Tal Howard on Newtown and the Massacre of the Innocents

I have been meaning to do a post on Tal’s Anxious Bench piece every since I read it over the Christmas holiday.  It is a powerful reflection on the relationship (or lack thereof) between theology and politics in the wake of tragedy.  Here is a taste:

Depictions of the massacre vary in content and style, but a common motif shows Herod, ensconced in the arrogance of political power, on one side of the painting, separated from a throng of powerless, weeping women on the other.  Between them, one sees a jumbled scene of dead and dying babies and their obedient executioners. 

Neither the liturgy of the Holy Innocents nor artistic depictions of the theme attempt to “solve” the raw experience of tragedy–even as it is certainly to be understood as taking place within the larger Salvation Story.  Arguably, both liturgy and art intensify the feeling of anguish. They call a spade a spade: “Look hard,” they say, “at the dead children; this is unimaginable, gut-wrenching sorrow.”  But in doing so, they make us realize that there are regions of human experience that transcend the political, the practical—regions that cannot be fixed, and only beckon, plaintively and even angrily, for a theological response.  They escort us from the op-ed realm of the remediable to the numinous realm of the why. 

Remedies and political solutions of all sorts, of course, should be sought out after events like the Newtown shooting.  As seekers of Shalom, Christians should be at the very forefront in proposing them.  But we should also remember that our humanity is compromised when we ignore or subsume the theological into the political alone.  The Feast of Holy Innocents and artistic renderings of the theme provide a supra-political “space” for us to ponder—simply ponder—unspeakable sorrow and our most vexing questions.  They do so most compellingly when they are faithful to the biblical text, as when the Gospel of Matthew reaches back to the book of Jeremiah, and offers us only these sparse, disconsolate words:

A voice was heard in Ramah

Wailing and loud lamentation

Rachel weeping for her children;

She refused to be consoled,

Because they were no more.

Chris Gehrz on Historians and Moral Reflection

How do historians confront the problem of evil?  Bethel University historian Chris Gehrz wonders how historians should approach the tragic events of December 14, 2012 in the Connecticut town of Newtown and the “Massacre of the Innocents” that took place in the wake of Christ’s birth.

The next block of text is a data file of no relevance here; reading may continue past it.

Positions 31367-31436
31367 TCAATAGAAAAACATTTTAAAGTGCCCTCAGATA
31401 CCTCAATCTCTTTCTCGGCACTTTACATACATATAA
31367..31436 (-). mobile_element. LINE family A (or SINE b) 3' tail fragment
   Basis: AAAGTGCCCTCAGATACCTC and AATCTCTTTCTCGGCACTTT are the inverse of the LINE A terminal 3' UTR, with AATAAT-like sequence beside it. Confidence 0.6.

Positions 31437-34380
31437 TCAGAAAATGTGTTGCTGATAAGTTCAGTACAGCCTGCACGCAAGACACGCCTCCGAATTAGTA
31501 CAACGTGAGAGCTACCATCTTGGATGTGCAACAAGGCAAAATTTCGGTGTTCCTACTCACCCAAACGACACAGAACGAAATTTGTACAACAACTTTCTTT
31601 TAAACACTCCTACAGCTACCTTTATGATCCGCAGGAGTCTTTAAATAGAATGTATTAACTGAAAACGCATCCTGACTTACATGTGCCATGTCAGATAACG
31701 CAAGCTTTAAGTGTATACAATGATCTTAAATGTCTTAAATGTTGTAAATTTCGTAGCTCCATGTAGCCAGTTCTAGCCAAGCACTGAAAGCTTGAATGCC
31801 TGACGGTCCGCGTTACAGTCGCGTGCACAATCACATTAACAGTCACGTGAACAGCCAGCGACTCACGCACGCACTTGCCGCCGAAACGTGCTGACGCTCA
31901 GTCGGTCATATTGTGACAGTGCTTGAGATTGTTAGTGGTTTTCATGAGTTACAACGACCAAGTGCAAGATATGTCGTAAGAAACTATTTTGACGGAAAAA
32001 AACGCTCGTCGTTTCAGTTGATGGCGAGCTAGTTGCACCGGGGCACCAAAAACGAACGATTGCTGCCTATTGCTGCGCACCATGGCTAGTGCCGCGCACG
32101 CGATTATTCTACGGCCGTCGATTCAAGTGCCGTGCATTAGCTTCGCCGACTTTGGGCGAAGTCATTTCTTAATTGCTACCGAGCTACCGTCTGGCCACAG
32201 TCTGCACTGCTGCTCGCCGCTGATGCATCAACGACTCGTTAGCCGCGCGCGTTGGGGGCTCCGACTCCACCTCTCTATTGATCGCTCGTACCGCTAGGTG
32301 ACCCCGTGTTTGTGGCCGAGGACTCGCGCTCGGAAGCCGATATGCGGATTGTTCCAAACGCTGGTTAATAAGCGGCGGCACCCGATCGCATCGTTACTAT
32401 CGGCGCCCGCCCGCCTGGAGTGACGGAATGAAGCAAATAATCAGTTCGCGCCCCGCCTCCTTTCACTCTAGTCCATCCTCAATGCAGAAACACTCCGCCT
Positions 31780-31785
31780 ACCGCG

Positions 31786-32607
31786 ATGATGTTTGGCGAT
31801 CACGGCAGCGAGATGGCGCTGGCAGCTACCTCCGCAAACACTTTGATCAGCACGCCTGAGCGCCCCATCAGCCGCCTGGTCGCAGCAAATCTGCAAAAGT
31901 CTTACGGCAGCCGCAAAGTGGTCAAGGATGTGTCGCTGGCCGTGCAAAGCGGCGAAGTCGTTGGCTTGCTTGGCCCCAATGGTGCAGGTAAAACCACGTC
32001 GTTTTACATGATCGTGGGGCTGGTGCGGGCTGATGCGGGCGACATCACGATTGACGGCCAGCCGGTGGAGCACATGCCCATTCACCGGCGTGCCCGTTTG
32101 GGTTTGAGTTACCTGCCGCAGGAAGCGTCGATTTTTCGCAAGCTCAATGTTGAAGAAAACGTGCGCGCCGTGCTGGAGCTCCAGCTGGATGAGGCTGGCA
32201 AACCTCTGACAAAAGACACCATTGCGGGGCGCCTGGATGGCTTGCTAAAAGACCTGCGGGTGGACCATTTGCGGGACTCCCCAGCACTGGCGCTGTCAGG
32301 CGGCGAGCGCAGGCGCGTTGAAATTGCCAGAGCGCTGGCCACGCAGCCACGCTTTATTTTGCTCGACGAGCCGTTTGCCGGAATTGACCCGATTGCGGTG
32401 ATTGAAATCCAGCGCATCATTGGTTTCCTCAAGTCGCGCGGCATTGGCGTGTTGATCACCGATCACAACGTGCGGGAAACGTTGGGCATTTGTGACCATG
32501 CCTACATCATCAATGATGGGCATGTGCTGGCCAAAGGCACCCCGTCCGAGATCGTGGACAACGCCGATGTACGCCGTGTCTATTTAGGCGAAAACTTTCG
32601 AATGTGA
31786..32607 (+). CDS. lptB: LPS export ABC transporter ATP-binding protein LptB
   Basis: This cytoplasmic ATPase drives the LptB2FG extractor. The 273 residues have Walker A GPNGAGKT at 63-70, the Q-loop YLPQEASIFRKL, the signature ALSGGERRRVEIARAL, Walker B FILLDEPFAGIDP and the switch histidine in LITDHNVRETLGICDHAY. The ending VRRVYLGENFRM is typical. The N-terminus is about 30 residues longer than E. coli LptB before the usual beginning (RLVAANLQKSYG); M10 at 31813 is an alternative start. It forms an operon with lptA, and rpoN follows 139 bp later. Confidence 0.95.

As I do in my forthcoming Why Study History: Reflecting on the Importance of the Past (Baker Academic, Fall 2013), Gehrz draws upon Peter Hoffer’s helpful essay on the problem of evil in The Historian’s Paradox: The Study of History in Our Time. He also draws upon Tracy McKenzie’s recent presidential address at the Conference on Faith and History, particularly his suggestion that historians should be engaging in moral criticism.

I am not as optimistic as McKenzie and Gerhz when it comes to Christian historians engaging in moral judgment, but I do not think it should be removed from the historian’s toolbox.  See some of my thoughts on this subject:

What is the Moral Responsibility of the Historian?

Should Historians Cast Judgment on the Past? 

Thinking Historically With Pro-Slavery Documents

Or just read Gehrz’s excellent post at The Pietist Schoolman

Saul Cornell on the Second Amendment

Saul Cornell is the Paul and Diane Guenther Chair in American History at Fordham University and the author of A Well-Regulated Militia: The Founding Fathers and the Origins of Gun Control in America.

In Wednesday’s New York Daily News he published an op-ed entitled “The Second Amendment You Don’t Know.”  He argues that the founders’ original intent in passing the second amendment was “as much about regulating firearm possession as enabling it.”  Here is a taste:

In 2008, a closely divided Supreme Court abandoned more than 70 years of precedent and for the first time in American history affirmed that the Second Amendment is about a right to have a handgun in the home for self-defense. Lost in most of the commentary then and now is that this is almost the exactly opposite of what James Madison, the primary architect of the amendment, intended, and is hard to reconcile with the way most ordinary Americans would have read it in 1791. 

In 1776, most of the original state constitutions did not even include an arms-bearing provision. The few states that did usually also included a clause protecting the right not to bear arms. Why? Because, in contrast to other cherished rights such as freedom of speech or religion, the state could not compel you to speak or pray. It could force you to bear arms. 

The founders had a simple reason for curbing this right: Quakers and other religious pacifists were opposed to bearing arms, and wished to be exempt from an obligation that could be made incumbent on all male citizens at the time. 

Saul Cornell

When the Second Amendment is discussed today, we tend to think of those “militias” as just a bunch of ordinary guys with guns, empowering themselves to resist authority when and if necessary. Nothing could be further from the founders’ vision.